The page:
Analyzing a property for profit

3 Replies

I’m new to REI and still doing research to find my first property. Looking for a house hack. When running the numbers I am having difficulty plugging in the rent, tax, and water/sewer numbers. This is because that information is not readily available. I have looked up taxes via the county assessment but it’s not very easy to follow or maybe I just don’t understand how to read it. Do you just call the agent listed for the property on a place like Zillow to find these answers? It’s making running the numbers a big guessing game and it’s quite frustrating!


House hack is a great way to start.  I did a duplex, where I lived, for my first deal a long time ago and it was a very good learning experience (and a little profitable). 

In my experience, most agents aren't going to be helpful here (some exceptions).

You can ballpark these things after getting some data:

Rent:  use the sites  you think you're future tenant will use to find you as a landlord (Zillow,, a big property manager in your area, Craigslist) and look for similar places in similar neighborhoods.  The rent will narrow down to a range and that's where you'll be.

Property Tax:  in most places there's a county tax + a city tax.  In Charlotte, for example, it's something like .85% for the county + .45% for the city, or 1.3%.  That means for a house the government assesses as being worth $100,000, they hit you with a $1,300 per year tax bill.   You can get this number straight from the county government website, property by property.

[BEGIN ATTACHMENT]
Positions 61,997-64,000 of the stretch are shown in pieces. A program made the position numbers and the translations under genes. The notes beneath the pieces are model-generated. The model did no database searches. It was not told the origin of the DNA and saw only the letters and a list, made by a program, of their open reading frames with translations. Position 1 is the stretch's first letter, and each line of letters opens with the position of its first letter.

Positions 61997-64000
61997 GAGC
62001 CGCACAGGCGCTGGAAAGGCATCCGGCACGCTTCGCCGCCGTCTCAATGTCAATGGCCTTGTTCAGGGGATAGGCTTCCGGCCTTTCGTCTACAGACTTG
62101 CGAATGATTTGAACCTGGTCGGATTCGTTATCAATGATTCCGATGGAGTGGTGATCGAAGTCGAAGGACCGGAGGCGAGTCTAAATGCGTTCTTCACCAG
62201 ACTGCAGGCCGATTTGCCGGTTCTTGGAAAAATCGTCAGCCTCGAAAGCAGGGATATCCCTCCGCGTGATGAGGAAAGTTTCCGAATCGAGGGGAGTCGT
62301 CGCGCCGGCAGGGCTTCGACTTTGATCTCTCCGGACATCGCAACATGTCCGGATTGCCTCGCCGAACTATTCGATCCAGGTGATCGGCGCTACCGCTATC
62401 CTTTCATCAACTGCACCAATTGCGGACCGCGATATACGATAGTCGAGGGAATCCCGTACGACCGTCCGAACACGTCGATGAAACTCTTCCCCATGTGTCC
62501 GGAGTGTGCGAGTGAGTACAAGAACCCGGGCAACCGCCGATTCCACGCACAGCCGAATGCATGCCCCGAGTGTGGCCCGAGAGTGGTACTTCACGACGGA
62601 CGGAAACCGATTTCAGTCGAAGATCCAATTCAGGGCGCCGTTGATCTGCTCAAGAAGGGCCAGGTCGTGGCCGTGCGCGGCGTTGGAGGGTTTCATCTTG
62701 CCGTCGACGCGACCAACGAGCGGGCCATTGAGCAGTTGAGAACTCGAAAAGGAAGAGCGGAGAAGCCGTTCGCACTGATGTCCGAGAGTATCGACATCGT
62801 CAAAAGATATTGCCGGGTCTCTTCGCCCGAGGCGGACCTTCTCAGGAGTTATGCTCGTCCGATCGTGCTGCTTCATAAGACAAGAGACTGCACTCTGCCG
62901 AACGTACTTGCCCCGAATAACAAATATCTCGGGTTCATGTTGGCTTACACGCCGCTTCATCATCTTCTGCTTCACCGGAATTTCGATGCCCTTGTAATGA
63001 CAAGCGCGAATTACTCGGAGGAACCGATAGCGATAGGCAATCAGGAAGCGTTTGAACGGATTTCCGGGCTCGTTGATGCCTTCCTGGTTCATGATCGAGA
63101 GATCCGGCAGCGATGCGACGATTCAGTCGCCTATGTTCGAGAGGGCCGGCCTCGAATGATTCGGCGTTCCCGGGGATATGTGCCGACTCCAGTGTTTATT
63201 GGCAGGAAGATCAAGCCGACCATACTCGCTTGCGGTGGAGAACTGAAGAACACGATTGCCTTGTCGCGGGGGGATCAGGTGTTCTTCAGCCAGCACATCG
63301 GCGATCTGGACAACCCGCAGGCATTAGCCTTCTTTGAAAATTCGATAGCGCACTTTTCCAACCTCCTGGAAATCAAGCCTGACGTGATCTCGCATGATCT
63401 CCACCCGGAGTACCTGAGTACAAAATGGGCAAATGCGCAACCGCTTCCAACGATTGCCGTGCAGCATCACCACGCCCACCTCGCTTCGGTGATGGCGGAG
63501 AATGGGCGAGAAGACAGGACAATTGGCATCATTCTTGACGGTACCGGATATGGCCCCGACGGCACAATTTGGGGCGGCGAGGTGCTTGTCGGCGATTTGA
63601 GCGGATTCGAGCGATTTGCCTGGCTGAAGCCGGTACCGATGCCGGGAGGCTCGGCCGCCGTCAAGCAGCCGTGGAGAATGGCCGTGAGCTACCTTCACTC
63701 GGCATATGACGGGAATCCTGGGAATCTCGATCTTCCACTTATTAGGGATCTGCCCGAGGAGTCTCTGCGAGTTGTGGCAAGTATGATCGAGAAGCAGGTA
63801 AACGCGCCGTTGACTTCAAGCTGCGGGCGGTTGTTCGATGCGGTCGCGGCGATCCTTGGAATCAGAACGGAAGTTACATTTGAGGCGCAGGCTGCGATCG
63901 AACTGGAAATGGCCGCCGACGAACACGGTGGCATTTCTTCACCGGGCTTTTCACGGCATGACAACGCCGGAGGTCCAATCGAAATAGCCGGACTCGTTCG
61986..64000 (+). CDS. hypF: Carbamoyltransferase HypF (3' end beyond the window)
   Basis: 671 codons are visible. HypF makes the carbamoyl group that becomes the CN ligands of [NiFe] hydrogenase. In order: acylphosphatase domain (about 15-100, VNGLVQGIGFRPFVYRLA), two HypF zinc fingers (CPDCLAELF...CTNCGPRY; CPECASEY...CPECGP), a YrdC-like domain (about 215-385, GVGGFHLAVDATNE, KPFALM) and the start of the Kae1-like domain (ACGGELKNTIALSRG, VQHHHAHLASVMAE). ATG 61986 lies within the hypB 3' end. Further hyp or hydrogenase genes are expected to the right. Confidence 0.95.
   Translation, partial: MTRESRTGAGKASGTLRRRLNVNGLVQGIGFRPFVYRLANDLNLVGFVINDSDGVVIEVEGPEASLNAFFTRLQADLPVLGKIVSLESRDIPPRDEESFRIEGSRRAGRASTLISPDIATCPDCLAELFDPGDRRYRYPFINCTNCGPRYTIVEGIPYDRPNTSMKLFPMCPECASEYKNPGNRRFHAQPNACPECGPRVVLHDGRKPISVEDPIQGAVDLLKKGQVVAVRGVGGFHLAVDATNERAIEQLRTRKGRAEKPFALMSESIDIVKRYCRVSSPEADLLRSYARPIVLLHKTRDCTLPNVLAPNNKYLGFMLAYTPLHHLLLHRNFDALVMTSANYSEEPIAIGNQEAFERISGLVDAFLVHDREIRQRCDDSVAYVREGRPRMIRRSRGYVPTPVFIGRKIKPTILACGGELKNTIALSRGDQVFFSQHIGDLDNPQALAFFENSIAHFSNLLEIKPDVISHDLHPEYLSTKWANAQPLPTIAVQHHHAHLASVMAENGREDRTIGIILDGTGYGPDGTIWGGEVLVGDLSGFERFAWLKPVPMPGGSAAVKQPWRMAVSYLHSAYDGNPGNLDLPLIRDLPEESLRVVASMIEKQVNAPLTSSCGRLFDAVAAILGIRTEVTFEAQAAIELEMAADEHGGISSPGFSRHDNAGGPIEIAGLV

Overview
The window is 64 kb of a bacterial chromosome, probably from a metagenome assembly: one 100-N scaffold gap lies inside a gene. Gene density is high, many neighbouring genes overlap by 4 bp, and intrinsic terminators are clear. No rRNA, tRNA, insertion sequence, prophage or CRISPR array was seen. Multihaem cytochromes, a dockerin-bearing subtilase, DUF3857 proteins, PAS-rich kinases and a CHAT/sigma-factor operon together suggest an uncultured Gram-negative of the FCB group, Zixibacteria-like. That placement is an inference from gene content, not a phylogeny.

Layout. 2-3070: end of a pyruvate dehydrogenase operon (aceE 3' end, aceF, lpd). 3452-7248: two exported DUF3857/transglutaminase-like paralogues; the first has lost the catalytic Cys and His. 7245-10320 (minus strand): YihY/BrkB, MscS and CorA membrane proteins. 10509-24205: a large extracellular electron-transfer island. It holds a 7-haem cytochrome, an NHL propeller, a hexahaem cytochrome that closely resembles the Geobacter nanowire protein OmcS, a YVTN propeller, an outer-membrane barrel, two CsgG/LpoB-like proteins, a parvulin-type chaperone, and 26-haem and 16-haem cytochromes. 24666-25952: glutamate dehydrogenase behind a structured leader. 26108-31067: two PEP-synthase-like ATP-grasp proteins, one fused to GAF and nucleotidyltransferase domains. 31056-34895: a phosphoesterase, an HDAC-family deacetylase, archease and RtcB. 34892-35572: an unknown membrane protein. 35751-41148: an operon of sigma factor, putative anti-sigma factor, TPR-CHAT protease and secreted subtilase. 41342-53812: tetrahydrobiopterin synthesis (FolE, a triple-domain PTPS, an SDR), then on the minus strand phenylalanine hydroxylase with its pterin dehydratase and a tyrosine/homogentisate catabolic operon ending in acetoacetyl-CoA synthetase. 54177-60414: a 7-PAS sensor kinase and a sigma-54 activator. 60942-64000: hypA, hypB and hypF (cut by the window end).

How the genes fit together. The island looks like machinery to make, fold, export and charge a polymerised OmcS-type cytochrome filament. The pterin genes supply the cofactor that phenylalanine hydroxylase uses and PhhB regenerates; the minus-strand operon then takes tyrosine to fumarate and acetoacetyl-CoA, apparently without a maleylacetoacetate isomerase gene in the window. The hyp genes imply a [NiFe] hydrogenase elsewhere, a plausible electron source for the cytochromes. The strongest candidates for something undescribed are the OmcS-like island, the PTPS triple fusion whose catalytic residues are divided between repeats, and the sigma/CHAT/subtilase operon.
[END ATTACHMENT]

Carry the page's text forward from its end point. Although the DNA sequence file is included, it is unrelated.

Water/Sewer:  Best way to ask people a few people in the area "what's  your water bill?  how many people in  your home?".  I ballpark this number in Charlotte to be around $30 for the 1st person, +$15 per additional person.  

Insurance:  Don't forget this one.  Get a quote from your current insurance company on a property similar to what you want to buy.  In Charlotte, I usually pay around $600 for a $150k house down to $450 for a $50k house.

Do your due diligence on getting ballpark numbers, but don't sweat getting exact estimates on every property.  You'll likely run the numbers on >100 houses before buying one.  Running down these exact numbers every time will drive you mad.  

Good Luck!


@Chris Sellers thank you so much for the info! I appreciate the help, that will make things a bit easier for me. Hopefully I can get these numbers down to a science soon. I’ve done so much listening, reading, searching, and dreaming about REI but very little actual work up to this point. I’m finding this is more important than a lot of my “education” haha


Glad to help.  You’ll learn way more from your first deal than from all the books out there.  Enjoy the experience.


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